DENVER (CBS) – Recreational pot has played only a small role in the Colorado governor’s race.

The race has been dominated instead by questions about crime and punishment as well as leadership and jobs, but a question about legalized marijuana was posed during the final debate in the race.

That debate took place last Friday, and it was presented by CBS4 and Colorado Public Television 12.

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CPT 12 Political Analyst Eric Sondermann raised the issue, asking what advice the candidates would give other governors when it came to dealing with legal marijuana.

Both men said they had received such calls, and both agreed caution is key.

Gubernatorial Debate

CBS4 News Director Tim Wieland, center, and before the CBS4 Gubernatorial Debate between John Hickenlooper, left, and Bob Beauprez, right. (credit: CBS)

“I think we are very much in a learning phase here in Colorado,” said Republican challenger Bob Beauprez. “The people of Colorado supported Amendment 64 by a significant majority. I think we need enforce the law as it was passed.”

Like Beauprez, Democratic incumbent Gov. John Hickenlooper opposed the 2012 Colorado ballot initiative that called for retail sales of the drug to those over 21.

“(But) when it passed 55-45, I think we’ve got an obligation to do everything we can to create a regulatory system that can work,” he said.

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Hickenlooper says governors frequently ask him if the tax revenues are significant enough to make it worth all the challenges.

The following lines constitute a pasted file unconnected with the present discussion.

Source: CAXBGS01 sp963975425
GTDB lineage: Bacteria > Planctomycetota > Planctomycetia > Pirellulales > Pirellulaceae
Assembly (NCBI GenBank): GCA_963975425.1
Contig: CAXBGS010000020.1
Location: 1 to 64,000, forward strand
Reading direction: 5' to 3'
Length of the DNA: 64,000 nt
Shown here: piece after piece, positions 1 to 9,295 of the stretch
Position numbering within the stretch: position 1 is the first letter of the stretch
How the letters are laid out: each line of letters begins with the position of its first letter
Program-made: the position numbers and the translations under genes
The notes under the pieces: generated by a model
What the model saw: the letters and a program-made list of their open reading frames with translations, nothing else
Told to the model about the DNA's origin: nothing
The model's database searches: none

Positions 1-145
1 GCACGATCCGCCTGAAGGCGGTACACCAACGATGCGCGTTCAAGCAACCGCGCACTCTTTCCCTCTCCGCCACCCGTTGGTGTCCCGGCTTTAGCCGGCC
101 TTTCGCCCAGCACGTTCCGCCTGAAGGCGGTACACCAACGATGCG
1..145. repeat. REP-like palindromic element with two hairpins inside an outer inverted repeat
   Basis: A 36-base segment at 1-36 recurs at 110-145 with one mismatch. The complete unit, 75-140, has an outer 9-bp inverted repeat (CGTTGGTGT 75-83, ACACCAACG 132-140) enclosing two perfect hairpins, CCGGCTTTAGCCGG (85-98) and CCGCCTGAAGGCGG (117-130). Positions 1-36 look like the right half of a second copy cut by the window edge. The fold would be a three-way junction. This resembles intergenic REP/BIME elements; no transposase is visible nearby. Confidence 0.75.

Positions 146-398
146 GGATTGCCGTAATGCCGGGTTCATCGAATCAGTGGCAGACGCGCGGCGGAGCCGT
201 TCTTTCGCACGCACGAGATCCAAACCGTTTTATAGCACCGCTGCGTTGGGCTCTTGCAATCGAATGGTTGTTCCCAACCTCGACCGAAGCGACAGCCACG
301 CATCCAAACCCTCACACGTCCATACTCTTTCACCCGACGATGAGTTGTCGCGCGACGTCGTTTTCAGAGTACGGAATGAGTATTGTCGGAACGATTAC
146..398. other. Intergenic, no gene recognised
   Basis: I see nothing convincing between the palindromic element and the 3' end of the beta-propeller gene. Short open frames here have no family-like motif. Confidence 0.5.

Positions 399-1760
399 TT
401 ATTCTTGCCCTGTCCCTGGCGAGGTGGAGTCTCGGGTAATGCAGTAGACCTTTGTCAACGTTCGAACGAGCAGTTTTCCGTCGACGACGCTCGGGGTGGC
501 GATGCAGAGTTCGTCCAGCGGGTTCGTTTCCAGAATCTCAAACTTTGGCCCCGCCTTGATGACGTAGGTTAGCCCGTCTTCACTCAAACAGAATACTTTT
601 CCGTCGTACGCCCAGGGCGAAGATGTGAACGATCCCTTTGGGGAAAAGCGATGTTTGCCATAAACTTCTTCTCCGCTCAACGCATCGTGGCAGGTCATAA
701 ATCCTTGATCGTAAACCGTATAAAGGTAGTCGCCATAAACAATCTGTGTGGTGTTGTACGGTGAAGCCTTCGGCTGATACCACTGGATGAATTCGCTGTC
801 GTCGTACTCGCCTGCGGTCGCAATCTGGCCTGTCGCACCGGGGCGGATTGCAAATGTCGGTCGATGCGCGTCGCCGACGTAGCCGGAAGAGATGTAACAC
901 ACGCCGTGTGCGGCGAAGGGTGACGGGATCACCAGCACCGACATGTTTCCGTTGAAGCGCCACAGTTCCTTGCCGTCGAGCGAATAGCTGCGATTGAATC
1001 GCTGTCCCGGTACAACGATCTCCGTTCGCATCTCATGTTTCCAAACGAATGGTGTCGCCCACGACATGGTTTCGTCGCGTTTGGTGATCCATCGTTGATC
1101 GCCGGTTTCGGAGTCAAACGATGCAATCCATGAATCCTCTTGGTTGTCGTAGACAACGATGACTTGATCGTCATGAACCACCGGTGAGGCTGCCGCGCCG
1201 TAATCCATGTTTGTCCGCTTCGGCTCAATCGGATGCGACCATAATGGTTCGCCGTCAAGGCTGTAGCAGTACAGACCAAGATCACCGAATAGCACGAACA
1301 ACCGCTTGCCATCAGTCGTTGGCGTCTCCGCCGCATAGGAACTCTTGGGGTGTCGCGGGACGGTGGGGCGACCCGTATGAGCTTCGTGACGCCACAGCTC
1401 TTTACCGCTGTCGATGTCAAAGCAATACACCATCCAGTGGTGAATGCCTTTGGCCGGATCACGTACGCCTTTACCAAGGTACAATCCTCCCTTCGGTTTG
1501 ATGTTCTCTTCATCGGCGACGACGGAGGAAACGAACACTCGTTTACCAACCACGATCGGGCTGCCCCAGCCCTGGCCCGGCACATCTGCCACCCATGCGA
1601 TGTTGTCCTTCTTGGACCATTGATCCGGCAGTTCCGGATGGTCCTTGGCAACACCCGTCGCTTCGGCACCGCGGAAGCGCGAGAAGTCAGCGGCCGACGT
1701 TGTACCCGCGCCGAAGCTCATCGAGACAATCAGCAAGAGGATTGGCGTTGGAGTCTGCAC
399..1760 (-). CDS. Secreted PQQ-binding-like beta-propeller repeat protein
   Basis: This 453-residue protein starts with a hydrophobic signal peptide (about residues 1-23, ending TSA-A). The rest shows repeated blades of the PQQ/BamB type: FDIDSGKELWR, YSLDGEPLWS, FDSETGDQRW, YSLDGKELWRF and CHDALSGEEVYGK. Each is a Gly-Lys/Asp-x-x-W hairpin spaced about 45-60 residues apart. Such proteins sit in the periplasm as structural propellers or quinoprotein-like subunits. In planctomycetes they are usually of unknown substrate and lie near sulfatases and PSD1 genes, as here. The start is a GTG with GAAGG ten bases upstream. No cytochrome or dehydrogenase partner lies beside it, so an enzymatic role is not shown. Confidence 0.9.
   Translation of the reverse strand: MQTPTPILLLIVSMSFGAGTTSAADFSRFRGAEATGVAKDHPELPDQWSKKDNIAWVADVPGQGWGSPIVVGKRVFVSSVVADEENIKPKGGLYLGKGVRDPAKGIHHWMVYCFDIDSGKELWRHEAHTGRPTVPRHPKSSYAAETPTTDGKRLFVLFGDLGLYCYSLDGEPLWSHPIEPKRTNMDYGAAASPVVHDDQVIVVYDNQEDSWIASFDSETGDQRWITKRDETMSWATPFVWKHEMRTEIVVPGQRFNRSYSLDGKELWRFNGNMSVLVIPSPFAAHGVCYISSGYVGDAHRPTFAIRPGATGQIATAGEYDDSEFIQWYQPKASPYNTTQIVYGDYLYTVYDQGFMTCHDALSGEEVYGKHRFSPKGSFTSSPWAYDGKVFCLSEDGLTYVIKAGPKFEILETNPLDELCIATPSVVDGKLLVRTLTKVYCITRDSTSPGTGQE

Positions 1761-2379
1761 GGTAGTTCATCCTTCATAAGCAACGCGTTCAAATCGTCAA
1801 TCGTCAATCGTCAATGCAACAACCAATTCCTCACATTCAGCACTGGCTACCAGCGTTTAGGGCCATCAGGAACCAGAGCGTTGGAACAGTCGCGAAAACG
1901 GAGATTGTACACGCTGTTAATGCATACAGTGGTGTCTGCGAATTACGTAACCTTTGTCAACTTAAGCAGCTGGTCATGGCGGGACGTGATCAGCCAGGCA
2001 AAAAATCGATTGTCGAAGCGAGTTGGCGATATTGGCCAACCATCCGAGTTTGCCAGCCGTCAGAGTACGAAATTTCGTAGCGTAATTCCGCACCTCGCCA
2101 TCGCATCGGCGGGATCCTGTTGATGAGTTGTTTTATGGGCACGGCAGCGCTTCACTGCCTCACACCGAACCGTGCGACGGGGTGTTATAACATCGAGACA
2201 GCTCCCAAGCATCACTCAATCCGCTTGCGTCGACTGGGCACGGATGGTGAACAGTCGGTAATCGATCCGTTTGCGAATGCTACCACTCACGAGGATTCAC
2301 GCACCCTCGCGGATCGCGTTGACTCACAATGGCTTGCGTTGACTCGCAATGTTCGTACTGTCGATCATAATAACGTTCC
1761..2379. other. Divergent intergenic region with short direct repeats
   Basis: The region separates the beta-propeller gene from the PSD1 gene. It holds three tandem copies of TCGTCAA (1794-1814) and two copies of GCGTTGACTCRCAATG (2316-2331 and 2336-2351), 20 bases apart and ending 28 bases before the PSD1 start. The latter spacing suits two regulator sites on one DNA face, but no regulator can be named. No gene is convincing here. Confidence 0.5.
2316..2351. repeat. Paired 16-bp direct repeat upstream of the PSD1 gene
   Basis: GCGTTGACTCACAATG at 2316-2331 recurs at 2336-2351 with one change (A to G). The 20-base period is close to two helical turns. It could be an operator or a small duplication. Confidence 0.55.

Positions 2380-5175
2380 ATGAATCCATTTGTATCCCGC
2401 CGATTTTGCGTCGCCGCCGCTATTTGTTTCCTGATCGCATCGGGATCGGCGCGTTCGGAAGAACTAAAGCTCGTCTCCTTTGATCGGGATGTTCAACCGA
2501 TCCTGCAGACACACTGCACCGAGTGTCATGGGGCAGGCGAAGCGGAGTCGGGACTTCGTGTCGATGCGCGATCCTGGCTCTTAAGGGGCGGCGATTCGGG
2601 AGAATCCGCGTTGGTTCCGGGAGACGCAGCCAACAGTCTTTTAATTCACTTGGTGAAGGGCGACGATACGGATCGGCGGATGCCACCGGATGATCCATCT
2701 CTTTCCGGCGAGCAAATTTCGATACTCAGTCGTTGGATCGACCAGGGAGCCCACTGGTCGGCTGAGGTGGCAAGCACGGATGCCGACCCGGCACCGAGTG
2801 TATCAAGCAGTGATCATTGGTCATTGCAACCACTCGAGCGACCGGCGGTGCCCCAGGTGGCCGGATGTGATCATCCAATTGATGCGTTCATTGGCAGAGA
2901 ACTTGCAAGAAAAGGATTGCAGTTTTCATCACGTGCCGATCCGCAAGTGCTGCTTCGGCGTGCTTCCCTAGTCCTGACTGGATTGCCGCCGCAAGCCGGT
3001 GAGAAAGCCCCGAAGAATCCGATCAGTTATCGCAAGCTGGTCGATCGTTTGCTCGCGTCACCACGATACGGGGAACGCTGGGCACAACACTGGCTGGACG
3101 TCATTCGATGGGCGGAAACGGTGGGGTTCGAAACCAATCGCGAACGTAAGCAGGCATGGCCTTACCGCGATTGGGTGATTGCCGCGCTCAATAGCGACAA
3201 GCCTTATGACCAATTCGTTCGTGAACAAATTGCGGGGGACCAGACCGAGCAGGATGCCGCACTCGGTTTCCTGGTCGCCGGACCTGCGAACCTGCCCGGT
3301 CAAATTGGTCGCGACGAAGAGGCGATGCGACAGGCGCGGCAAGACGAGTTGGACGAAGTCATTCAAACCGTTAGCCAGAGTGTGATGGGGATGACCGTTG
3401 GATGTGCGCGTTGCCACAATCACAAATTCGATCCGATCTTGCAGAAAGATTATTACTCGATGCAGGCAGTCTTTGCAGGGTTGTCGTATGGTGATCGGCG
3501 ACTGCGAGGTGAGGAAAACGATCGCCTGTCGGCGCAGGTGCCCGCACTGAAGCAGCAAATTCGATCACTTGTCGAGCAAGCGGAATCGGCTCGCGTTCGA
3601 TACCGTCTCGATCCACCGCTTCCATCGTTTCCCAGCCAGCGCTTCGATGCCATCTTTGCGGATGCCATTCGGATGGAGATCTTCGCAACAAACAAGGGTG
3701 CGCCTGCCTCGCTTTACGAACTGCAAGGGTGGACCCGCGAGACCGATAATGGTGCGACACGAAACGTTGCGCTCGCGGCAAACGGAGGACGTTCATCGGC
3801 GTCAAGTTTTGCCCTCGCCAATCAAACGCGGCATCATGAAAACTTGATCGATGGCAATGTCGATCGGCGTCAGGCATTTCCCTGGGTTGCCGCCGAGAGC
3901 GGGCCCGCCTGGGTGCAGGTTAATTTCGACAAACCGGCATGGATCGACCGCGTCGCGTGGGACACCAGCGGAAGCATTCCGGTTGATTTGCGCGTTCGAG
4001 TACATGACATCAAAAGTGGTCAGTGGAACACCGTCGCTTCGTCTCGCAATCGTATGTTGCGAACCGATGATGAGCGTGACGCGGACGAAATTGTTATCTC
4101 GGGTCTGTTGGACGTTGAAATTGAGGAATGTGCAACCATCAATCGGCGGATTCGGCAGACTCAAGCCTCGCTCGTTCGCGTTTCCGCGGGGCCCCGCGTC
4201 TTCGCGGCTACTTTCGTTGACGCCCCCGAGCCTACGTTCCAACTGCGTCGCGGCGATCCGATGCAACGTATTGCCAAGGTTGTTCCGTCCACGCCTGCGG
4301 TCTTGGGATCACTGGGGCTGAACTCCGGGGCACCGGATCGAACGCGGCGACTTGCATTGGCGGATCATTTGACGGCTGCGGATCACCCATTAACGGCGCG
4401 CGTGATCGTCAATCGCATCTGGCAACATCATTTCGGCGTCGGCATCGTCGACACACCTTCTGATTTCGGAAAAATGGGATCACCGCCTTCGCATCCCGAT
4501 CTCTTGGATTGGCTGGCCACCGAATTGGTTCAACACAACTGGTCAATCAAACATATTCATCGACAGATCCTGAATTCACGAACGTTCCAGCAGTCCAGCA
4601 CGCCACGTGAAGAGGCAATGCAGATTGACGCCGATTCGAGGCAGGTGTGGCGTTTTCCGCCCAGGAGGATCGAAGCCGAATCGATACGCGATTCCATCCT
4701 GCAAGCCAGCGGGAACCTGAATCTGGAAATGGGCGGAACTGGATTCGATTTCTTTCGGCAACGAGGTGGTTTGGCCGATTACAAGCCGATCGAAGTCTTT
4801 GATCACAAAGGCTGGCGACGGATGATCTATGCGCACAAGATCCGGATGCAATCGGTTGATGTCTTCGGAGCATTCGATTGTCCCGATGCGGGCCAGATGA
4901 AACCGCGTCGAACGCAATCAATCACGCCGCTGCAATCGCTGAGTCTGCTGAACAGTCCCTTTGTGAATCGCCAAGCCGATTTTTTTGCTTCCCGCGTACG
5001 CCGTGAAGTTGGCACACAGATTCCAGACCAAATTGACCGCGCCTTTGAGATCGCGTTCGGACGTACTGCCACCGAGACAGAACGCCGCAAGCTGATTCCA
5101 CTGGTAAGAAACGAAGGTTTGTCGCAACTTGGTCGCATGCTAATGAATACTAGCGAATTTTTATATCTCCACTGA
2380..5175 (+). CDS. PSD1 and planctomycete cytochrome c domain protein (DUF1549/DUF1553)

“I tell them just what the Congressman said — we need to wait.”

Both men also agreed there are still lessons to be learned, and that’s especially true when it comes to the law’s impact on children.

“I think we need to be very objective and honest about what we learn about the consequences of this new law relative to our children, to young people and to employees who are seeing jobs around the state, because the consequences are real,” Beauprez said.

“We are, I think, in the middle of one of the great social experiments of the 21st Century. We are going to do everything we can to find a framework to make it work, but we have to keep it out of the hands of children. We know this high THC pot has the potential to diminish their long term memory if their brains are still growing, if they are teenagers,” Hickenlooper said.

Watch the CBSNews.com report on this issue in the video clip below:

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